BRUSSELS (Reuters) - Chipmaker Broadcom (AVGO.O) is set to win EU antitrust approval for its $5.5 billion bid for Brocade BRCD.O after agreeing to modest concessions in the latest deal in the chip sector, three people familiar with the matter said on Tuesday.
Singapore-based Broadcom, formerly Avago Technologies, is known for its connectivity chips used in products ranging from mobile devices to servers, while California-based Brocade makes networking switches, software and storage products.
The sector has seen a wave of consolidation in recent years as chipmakers scale up in response to the growing market in connected devices and cars.
Broadcom, which wants to grab a larger share of the data center products market via the deal, offered concessions last month in a bid to address the European Commission’s concerns.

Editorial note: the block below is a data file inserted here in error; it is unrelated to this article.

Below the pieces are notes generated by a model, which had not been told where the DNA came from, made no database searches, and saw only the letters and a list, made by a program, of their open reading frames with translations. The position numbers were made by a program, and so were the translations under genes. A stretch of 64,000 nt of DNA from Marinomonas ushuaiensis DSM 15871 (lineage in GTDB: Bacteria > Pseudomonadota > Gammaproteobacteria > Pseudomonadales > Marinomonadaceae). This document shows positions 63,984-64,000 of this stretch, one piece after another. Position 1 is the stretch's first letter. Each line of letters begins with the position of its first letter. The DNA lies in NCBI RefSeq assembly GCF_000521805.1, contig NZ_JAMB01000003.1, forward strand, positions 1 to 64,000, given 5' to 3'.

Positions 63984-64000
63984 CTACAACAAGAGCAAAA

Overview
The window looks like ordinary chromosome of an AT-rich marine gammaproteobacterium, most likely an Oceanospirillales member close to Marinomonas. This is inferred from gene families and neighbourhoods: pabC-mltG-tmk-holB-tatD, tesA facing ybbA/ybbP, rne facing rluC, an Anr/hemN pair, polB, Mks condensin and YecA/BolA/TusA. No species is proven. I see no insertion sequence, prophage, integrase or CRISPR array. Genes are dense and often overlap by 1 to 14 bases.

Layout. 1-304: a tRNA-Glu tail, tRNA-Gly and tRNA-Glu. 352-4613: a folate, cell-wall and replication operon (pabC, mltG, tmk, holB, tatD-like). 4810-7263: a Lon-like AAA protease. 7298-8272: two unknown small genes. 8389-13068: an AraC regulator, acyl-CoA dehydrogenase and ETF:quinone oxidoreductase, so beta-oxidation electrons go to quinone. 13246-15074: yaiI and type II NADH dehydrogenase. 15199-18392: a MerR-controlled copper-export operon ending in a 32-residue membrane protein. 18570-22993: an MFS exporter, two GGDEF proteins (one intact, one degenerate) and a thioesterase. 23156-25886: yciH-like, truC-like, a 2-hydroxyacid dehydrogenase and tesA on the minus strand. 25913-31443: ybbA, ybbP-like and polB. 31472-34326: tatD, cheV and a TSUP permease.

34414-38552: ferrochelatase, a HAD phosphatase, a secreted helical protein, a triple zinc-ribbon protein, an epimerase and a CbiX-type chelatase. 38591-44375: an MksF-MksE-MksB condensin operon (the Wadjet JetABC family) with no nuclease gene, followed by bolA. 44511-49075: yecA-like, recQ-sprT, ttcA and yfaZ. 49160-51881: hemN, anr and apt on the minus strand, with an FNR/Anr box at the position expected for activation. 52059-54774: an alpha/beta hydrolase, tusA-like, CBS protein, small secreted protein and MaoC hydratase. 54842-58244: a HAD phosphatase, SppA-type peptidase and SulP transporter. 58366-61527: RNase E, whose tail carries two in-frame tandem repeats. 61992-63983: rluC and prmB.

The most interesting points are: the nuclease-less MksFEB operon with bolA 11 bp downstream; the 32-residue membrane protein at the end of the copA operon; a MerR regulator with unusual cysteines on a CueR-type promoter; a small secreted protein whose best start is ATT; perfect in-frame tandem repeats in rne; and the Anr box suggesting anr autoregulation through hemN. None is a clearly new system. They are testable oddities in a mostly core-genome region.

Brocade declined to comment. Broadcom shares gained after the Reuters story and were trading 1.6 percent higher at $228.7 in early trade while Brocade was up 0.39 percent at $12.64.
The people said Broadcom had made concessions on interoperability so clients can use whatever brand of switches on their network, independent of the supplier.
Broadcom also pledged to set up Chinese walls between technical teams developing components and others developing and marketing competing devices to ensure confidentiality, they said.
The Commission, which sought feedback from third parties, is expected to clear the deal by its scheduled May 12 deadline, according to the sources.
The EU competition enforcer declined to comment.
Additional reporting by Liana Baker in San Francisco; editing by David Clarke